About Bermuda’s Turtles

Bermuda’s Environment

Bermuda consists of a group of over 120 rocky islands covered by sandy soils. The exposed parts of the islands consist mostly of limestone. In this respect they are totally different from the original hard-rock volcanic islands that first formed Bermuda. This change is a result of the activities of marine organisms that colonized the original volcanic rock. This group of oceanic islands has always been far from any continental landmass. It arose about 110 million years ago due to volcanic activity along the Atlantic mid-oceanic ridge. Because Bermuda rides on the North American plate, it has been moved by plate tectonics 1,800 kilometers (1,118 miles) to the west, to lie in the western Atlantic Ocean.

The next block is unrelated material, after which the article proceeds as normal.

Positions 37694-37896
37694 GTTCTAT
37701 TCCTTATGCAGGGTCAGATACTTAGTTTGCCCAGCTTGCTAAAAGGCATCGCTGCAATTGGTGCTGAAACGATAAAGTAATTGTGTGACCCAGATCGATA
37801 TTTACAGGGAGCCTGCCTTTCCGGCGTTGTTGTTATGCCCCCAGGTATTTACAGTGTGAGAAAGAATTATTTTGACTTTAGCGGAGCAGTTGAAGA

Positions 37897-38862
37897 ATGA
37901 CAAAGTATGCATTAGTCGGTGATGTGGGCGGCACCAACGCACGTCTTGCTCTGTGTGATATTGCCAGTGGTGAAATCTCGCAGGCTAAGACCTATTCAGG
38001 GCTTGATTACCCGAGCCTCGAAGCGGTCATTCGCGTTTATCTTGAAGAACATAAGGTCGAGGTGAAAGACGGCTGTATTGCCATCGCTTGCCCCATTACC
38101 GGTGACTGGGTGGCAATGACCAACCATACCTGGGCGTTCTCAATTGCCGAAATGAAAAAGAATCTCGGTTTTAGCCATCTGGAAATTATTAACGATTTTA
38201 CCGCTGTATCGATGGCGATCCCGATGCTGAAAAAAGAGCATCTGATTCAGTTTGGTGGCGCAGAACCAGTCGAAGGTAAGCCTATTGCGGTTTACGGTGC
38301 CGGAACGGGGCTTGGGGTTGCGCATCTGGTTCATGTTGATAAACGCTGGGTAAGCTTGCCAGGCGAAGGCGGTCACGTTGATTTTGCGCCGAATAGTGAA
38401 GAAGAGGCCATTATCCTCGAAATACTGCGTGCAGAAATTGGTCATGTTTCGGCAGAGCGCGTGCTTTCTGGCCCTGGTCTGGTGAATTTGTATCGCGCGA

Inside Story

The living sea turtles are air-breathing reptiles that evolved from freshwater turtles during the age of dinosaurs. They represent a single evolutionary radiation that is adapted for life in the ocean. Their fossil record extends back at least one hundred and ten million years, but today all sea turtle species are threatened with extinction.

Local Species

Nearly all sea turtles found in Bermuda waters are immature. Bermuda appears to be a place where young sea turtles grow up separate from adult animals. Nearly all that grow up here will return to the Caribbean Sea before they mature.